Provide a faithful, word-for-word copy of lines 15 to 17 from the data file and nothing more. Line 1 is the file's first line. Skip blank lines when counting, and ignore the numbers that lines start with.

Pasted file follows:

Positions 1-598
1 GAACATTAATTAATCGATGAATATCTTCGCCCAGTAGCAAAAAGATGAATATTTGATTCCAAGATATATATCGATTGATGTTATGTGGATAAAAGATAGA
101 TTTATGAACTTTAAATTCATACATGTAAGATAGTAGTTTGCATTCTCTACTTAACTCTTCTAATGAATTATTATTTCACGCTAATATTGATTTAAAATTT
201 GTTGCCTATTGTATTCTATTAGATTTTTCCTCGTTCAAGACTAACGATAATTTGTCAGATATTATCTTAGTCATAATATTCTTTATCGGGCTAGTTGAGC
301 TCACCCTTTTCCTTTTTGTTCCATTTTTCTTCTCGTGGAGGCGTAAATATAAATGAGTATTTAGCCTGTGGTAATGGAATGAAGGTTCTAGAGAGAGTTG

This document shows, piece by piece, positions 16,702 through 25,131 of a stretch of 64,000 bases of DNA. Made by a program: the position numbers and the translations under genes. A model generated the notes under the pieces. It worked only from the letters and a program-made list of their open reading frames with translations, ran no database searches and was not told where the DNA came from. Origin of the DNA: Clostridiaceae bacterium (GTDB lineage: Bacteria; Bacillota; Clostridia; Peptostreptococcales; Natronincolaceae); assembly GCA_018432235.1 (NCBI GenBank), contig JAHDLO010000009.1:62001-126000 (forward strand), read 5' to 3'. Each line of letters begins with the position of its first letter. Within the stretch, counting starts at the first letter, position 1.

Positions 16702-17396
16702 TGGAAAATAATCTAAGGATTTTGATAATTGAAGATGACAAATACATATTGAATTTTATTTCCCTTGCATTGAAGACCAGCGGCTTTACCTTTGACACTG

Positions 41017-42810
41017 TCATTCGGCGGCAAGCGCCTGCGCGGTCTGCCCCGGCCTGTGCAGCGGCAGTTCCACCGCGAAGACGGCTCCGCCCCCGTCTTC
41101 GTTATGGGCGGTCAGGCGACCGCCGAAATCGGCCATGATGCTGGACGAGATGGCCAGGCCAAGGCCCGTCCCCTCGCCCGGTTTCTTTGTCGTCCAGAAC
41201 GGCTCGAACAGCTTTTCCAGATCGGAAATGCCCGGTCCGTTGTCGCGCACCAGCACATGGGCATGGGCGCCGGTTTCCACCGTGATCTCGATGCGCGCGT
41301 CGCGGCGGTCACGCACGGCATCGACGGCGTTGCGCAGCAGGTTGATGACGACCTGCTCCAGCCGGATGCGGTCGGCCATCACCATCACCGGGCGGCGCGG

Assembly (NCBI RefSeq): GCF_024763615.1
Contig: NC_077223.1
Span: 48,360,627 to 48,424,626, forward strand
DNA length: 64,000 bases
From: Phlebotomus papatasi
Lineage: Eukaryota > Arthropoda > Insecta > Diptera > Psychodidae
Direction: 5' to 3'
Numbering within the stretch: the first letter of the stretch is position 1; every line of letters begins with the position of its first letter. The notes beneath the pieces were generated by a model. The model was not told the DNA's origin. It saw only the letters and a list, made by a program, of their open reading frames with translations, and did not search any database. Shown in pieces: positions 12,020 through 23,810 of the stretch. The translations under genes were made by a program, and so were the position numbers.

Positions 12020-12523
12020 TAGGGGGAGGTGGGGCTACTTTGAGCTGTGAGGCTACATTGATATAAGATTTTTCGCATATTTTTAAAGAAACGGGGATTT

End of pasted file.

Contig: NC_077223.1
Span: 48,360,627 to 48,424,626, forward strand
DNA length: 64,000 bases